Serve with cucumber-lime yogurt dip———–Enough for l pkg of pappadams

1 cup low fat plain yogurt
1/2 cup shredded cucumber ( no seeds, no skin)
juice from 2 Persian limes
grated rind from l lime
1/4 tsp. sea salt

Combine all ingredients. Taste and adjust with more lime juice or more cucumber.
The purpose of this dip is to provide a cooling counterpoint to the pepperiness of the pappadam.

chili pepper pappadams with yogurt sauce

chili pepper pappadams with yogurt sauce

Fruit skewers with lime and chili powder

Choose ripe mangos that are firm to the touch. Don’t get them too soft ! One thing I look for is a little bit of oozing clear sticky liquid coming from the stem area. If the skin is green that is okay. Often times the mango is ripe under the green skin. The main thing is to gently press it and see if it has a little give to it. I like to buy either Tommy Atkins or Hayden mangos. I don’t use the manilla type mangos, they are a bit to musky for this dish. Peel the mangos and cut them into 1/2 inch half moon shaped wedges.

Slice a ripe pineapple into 1/2 inch thick wedges. Cut them into 2-3 inch long pieces for easy handling.

Peel and cut up 1 inch thick cubes of jicama. Spear a wedge of pineapple, mango and jicama at the end of a bamboo skewer. Drizzle FRESH lime juice over them and lightly sprinkle chili powder over the fruit.

Mango/pineapple/jicama with lime/chili

Mango/pineapple/jicama with lime/chili

Honeydew melon with rose water

Chill the melon. Make sure it is cold when served. Cut in one inch wedges after being seeded. Sprinkle or douse ,depending upon your whim or intentions*, rosewater and serve immediately.

Honeydew with rosewater

Honeydew with rosewater

For refresher intent, I like to have a light touch. For seduction purposes I like to use a heavier hand.

Like it or not we are going through an economic depression. That doesn’t mean we have to get depressed about it though. I decided that instead of feeling deprived, okay I was feeling that way at first, I was going to change my approach to eating and cooking. The first thing I did was to look at all the ways I was wasting food and subsequently money. I tend to buy too much food often being swayed by divine inspiration to make dishes that I don’t have enough time to make during the week. I had to rein in my creative juices and discipline myself to plan my meals. I had to remind myself that there would be plenty of opportunities to make all those yummy dishes, just not all in one week. Now I buy only what I need for the week which results in me not having food rotting or getting old and limp in the fridge because I can’t get to them. Another thing I’ve been doing is making use of every part of a roast chicken.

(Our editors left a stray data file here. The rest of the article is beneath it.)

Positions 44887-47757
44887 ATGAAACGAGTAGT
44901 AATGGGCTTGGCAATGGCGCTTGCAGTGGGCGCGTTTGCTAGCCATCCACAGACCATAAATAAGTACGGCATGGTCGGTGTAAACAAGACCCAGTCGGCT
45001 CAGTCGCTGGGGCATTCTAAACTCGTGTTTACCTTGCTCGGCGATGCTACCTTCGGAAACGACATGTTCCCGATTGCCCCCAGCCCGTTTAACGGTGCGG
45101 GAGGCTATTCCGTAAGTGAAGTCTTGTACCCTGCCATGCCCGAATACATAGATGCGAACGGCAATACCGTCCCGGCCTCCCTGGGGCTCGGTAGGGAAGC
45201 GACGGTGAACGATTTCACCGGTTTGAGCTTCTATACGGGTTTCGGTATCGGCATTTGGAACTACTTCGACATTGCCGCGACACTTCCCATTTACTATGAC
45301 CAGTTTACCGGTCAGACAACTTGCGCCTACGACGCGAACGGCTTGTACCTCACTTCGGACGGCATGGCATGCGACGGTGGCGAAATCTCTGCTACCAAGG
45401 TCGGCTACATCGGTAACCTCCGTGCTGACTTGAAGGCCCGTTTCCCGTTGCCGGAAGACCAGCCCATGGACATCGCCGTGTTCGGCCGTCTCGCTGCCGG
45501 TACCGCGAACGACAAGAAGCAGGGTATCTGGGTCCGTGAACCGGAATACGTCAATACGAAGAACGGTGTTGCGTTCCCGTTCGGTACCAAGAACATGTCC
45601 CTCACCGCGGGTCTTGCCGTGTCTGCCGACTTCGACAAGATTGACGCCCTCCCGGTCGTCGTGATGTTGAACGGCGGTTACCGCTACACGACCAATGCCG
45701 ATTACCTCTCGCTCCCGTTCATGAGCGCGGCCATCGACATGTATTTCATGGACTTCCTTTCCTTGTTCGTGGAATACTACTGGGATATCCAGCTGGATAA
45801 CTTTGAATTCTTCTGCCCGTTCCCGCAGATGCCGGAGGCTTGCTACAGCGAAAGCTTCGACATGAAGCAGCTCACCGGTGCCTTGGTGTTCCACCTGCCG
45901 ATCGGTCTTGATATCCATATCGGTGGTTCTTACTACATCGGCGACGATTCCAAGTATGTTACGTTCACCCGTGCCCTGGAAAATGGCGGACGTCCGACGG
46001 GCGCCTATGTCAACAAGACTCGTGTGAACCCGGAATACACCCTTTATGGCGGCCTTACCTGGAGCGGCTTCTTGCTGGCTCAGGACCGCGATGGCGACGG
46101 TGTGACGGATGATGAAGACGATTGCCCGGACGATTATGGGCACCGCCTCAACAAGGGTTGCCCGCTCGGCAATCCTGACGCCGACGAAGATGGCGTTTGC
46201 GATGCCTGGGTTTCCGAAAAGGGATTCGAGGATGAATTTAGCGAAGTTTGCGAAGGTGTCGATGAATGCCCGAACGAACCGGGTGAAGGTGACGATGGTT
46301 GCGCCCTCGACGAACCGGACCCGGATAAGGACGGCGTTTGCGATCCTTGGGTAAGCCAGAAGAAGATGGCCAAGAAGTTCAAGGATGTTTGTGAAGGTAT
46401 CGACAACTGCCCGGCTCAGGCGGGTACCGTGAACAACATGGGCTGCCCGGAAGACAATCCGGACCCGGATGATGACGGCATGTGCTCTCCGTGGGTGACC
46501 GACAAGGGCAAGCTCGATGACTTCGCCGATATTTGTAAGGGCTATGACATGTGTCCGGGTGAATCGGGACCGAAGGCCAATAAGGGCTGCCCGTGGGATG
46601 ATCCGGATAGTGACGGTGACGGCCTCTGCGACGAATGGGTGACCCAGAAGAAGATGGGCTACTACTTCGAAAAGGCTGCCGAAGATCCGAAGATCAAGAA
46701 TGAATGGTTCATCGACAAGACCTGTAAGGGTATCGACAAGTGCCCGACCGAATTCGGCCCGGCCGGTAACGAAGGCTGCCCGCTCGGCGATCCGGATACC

I’ve found that I can make 3 extremely satisfying meals for two people from one roast chicken. The first night my husband and I enjoy the succulent breast meat with a carb and veggie or in Mexican tortas. I use the dark meat from the thighs and drumsticks to make another meal that serves 4 people. Sometimes it’s chicken hash, other times chicken pot pie or empanadas. We either invite another couple over for
that meal or have leftovers. Then I use the bones I’ve saved from that same bird to make a rich chicken stock. One particularly satisfying meal I make with that stock is chicken vegetable noodle soup. It’s an easy, non fussy kind of soup that doesn’t require exact measurements. Here’s my recipe for it.
Give it a try. It’s easy to make,cheap and totally satisfying in taste.

Pumped up Chicken Broth

1-49 1/2 oz. can chicken stock
Bones from roasted chicken- body, legs, thighs
1 bay leaf
1/2 cup chopped celery ( some leaves are fine)
1/2 onion coarsely chopped
1 carrot coarsely chopped
1/2 tsp. black pepper
Bring all to a boil. Simmer for 30 minutes. Strain all solids through colander or cheesecloth.

Chicken Vegetable noodle soup Serves: 4

1 chopped onion*
3 carrots chopped
2 medium stalks of celery chopped 1/2-1 inch long
1 leek, sliced 1/2 thick, washed and drained
2 Tablsp. butter, olive oil or chicken fat

1 boneless skinless chicken thigh- cut up into 1 inch pieces
1 tsp. salt

1 recipe of pumped up chicken broth
1-2 medium sized potatoes diced into 1 inch pieces
handful of Italian parsley chopped- approx. 1/4 cup
1 cup of mixed vegetables **
salt, pepper
2 Handfuls of dried wide egg noodles

1. Saute onion, carrots, celery and leek in butter or oil until onion is softened and yellow.
Add chicken pieces that have been mixed with salt. Saute for 3 minutes or until chicken is white.
2. Add chicken broth. Add potatoes and bring to boil.